Unlike my dad who thrived on the basketball team during his school days, I could barely bounce the ball during tryouts. Needless to say, I quit sports before I even started. While my dreams of becoming an NBA pro were dashed, I later discovered my passion for martial arts. I never really got into handling a basketball well, but in martial arts at least I could bounce off the balls of my feet to meet my opponent.
Not being able to bounce the basketball is one thing. Not understanding ground bounce in electronics, however, can be very problematic for your circuits. To excel as a PCB designer, being knowledgeable about the effects of ground bounce on circuits is necessary. By taking ground bounce reduction techniques into consideration, you can minimize ground bounce across your designs and protect your design against signal integrity issues.
What is Ground Bounce?
To understand ground bounce, you need to dive into the basics of transistors that form the core of integrated circuits (IC). The image below shows the Complementary metal–oxide–semiconductor (CMOS) circuitry of ICs like microcontrollers and Random Access Memory (RAM).
Ground bounce in CMOS logic gate
In most designs, the output pin is usually connected to a capacitive load. When the output pin is asserted to logic ‘1’, the load is fully charged to VCC. As the output is turned off to logic ‘0’, a quick rush of current flows from the output to the ground.
In an ideal situation, the ground of the IC package and the board will remain at the same voltage. In most realistic situations, however, an inductance is present between the die-ground and the board ground due to the bond wire, lead frame, and the board inductance itself.
As the current rushes through the inductance, a voltage builds up between the die-ground and the board ground. This causes a phenomenon where the die-ground and the board ground are at different voltage levels for a momentary period, which results in ground bounce.
How Ground Bounce Affects Circuits
At a minimal level, ground bounce does not cause any disruption to electronics. However, when the ground bounce is significant, especially when multiple outputs are turned off simultaneously, the ground level of the device rises to a level that may affect other operations.
For instance, a microcontroller experiencing ground bounce may have its ground shifted to 1.5V. A logic IC operating at 3.3V that is connected to the microcontroller may interpret a logic ‘0’ signal as a ‘1’ because it is receiving a 1.5V logic ‘low’ signal due to the shifted voltage level of the device ground.
A device that is experiencing a ground bounce could also misread inputs from other components. For example, a logic ‘high’ signal would be misinterpreted as ‘low’ because the voltage at the input pin is 1.8 V instead of 3.3V, due to the rise in the device ground. This is below the minimum logic high voltage of 2.31V.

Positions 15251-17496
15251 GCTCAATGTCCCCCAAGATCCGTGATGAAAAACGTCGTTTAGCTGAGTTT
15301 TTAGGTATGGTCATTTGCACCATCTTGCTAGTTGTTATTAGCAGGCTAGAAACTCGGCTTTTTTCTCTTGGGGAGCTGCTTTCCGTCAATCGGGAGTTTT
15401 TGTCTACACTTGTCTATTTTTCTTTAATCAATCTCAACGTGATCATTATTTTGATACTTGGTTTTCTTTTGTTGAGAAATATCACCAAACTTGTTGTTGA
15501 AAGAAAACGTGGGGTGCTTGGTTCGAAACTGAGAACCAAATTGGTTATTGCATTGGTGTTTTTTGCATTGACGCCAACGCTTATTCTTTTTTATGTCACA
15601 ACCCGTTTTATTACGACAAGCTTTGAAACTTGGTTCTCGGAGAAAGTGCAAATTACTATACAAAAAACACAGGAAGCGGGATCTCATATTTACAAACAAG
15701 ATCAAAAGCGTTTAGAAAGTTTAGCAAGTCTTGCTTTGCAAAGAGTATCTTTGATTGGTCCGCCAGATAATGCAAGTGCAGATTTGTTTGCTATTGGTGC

Tips to Reduce Ground Bounce
The easiest way to reduce the effects of ground bounce is to place a bypass capacitor close to the affected component. This will make the current flow to and from the capacitor when the output logic level changes quickly. It is important to place the bypass capacitor as close to the VCC pin of the component as possible to minimize the total inductance of the ground trace.
Placing a resistor in series to the output load can reduce the transient time of the changing signal. This is only applicable when the output is not timing-sensitive, such as an address bus for a parallel SRAM. This method works in control pins that trigger outputs, like a relay or LED.
The effect of ground bounce is at its worst when all outputs are simultaneously driven low. That’s when the voltage difference of the die-ground increases drastically. To prevent this, try to spread out the timing where outputs are driven low. Here, even additional milliseconds of delay can make a significant difference.
As a general rule, you should avoid placing glitch-sensitive signals such as RESET, CHIP SELECT, or SET on the same logic IC that is prone to ground bounce issues. Overall, output pins that are closer to the GND pin experience less ground bounce issues. Therefore, you should place critical signals on pins next to the GND pin.
Place bypass capacitors next to logic components.
Detect Potential Ground Bounce Issues in Your Design
Ultimately, placing bypass capacitors is an effective method that is applicable to a broad range of designs. It maintains a good power delivery network and reliably reduces ground bounce. To minimize uncontrolled voltage drops across your designs and uncover other potential power issues, try the Altium PDN Analyzer.
With this tool, you can simulate power delivery across multiple networks simultaneously and easily identify DC voltage or current density issues. But the best part is that it is located within Altium Designer’s PCB design software, available for you to transition from schematic to simulation within the same unified design environment.
Is ground bounce wreaking havoc on your design? Get help from an expert at Altium.
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